When I was twenty-two, I left New York for San Francisco, determined to move past a failed relationship and a failed presidential campaign. I had done all I could for both–all I was able to do at that time–and was ready for my adult life to truly start.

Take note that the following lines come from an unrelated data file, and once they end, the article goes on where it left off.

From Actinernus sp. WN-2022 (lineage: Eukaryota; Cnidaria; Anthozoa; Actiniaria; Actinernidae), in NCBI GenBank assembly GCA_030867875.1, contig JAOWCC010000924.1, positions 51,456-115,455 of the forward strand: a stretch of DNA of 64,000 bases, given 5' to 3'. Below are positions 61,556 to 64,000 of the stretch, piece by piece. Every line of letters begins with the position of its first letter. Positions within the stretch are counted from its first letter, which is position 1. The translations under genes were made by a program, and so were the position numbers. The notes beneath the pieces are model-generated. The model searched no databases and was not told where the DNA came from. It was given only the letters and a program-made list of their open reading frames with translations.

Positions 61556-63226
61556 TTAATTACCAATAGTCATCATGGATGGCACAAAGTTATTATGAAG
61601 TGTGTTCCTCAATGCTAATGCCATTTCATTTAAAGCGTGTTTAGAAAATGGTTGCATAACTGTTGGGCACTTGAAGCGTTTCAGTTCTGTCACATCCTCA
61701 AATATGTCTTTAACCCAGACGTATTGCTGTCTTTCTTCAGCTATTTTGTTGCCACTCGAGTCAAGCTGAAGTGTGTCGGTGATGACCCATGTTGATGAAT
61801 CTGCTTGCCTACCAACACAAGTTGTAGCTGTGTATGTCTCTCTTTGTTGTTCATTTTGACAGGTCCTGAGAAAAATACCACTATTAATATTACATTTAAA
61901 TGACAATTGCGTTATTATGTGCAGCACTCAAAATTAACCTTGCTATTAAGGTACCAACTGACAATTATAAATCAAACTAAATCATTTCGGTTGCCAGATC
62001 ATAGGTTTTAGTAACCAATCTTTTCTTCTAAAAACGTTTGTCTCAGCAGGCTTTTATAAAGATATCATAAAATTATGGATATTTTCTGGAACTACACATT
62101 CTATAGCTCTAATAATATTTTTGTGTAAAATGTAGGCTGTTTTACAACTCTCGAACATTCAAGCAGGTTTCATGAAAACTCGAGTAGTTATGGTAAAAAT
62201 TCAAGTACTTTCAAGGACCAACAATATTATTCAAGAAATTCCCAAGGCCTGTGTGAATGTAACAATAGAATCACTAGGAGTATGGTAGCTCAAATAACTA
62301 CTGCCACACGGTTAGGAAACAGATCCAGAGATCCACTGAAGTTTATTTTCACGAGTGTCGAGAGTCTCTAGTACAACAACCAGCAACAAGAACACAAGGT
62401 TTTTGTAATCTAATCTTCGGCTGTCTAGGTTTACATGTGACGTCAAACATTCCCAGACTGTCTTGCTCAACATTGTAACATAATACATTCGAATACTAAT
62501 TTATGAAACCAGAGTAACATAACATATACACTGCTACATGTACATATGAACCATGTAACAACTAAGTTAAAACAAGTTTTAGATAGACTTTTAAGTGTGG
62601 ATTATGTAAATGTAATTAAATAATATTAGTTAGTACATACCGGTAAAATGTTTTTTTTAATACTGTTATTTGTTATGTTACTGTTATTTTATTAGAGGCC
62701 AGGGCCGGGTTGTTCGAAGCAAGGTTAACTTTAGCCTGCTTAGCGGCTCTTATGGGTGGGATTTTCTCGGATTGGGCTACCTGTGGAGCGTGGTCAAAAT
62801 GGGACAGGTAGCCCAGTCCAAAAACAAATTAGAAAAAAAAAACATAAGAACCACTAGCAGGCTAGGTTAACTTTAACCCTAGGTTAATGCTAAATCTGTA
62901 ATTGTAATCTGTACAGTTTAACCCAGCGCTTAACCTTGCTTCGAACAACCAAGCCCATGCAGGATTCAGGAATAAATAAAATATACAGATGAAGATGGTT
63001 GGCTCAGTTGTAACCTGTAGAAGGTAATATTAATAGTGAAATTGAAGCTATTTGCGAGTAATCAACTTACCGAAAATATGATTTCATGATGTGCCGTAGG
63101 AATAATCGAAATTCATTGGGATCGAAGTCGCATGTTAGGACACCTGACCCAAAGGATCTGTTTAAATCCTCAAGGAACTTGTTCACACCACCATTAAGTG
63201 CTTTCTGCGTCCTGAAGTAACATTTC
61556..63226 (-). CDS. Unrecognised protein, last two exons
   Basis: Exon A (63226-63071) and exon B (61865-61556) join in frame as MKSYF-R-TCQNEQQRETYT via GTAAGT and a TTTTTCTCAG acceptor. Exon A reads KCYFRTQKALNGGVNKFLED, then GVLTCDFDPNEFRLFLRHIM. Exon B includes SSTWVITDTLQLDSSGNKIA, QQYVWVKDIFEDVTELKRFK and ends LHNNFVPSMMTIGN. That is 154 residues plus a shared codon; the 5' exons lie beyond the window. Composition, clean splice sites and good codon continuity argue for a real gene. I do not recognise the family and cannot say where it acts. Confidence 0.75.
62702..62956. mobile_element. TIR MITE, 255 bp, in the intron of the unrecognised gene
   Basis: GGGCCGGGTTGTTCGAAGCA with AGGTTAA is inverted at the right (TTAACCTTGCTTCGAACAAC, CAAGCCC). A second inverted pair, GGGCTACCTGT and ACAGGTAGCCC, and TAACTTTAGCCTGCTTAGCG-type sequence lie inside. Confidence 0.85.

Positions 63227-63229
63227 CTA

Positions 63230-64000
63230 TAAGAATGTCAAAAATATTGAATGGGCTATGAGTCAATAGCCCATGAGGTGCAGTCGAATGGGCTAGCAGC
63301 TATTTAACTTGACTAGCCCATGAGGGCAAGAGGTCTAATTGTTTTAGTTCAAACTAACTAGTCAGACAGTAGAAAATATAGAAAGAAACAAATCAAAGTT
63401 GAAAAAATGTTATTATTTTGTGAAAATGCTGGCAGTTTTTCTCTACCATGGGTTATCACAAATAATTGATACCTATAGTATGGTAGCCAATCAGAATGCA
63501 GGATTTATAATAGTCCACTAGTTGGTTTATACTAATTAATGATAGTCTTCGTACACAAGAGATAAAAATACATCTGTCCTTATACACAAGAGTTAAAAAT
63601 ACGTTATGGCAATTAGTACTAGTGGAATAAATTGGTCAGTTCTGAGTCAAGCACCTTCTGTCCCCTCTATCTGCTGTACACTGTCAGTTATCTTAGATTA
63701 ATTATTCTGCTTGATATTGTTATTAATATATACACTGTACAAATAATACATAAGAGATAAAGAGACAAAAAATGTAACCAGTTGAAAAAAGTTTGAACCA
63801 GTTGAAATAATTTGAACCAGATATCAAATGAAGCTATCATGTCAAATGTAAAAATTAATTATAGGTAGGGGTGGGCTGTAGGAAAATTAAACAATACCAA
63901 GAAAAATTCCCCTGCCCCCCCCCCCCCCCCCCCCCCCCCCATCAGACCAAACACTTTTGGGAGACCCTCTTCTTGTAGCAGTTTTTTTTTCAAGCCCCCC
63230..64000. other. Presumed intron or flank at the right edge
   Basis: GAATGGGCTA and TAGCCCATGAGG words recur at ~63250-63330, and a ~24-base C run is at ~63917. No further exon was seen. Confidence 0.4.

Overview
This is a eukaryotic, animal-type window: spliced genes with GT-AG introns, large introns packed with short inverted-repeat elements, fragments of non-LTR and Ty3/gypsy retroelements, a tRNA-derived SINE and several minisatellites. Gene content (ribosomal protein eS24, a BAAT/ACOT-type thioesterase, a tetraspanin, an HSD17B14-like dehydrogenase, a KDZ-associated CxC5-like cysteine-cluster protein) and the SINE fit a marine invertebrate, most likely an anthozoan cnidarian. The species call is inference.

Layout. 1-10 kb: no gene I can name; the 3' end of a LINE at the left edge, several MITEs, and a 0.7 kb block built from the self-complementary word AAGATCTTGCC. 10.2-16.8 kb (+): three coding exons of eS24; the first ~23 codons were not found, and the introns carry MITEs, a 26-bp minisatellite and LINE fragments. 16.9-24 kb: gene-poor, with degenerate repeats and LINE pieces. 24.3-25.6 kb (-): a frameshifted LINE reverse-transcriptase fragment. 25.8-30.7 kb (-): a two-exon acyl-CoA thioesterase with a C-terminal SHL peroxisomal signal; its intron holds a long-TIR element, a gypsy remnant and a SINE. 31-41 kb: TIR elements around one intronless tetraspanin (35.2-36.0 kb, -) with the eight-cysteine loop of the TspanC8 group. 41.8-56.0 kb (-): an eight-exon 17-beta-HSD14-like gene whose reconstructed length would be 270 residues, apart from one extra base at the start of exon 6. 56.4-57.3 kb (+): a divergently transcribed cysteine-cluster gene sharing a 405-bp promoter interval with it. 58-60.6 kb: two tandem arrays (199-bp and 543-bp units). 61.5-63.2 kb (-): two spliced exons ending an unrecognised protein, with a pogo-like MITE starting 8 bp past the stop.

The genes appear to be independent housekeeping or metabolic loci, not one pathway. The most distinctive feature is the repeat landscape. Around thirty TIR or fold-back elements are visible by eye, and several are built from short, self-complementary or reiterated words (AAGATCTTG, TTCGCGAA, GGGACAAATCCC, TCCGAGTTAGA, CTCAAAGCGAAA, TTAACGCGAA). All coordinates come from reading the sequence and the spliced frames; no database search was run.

That adult life began with a healthy amount of mooching off family members. I stayed at my brother’s Berkeley dorm, a co-op, while he was out of town for spring break, sleeping in his bed and reading his roommate’s Harry Potter books. I felt like an interloper even though I had permission to be there, so I tried to stay under the radar, eating meals at the taqueria up the street and sneaking to the communal kitchen only for cereal. The cereal and milk were dispensed from large canisters that seemed impossible to empty. Nevertheless, I found a nasty note on the windshield of my car, which I’d parked in one of the many vacant spots in the co-op lot. The author of the note assumed I was a homeless person, and told me that I’d been seen stealing food from the kitchen and that I was trespassing. It was the result of a miscommunication that was quickly cleared up upon my brother’s return, but I felt attacked and too timid to plead my case, so I decided to move on. (What happens next?)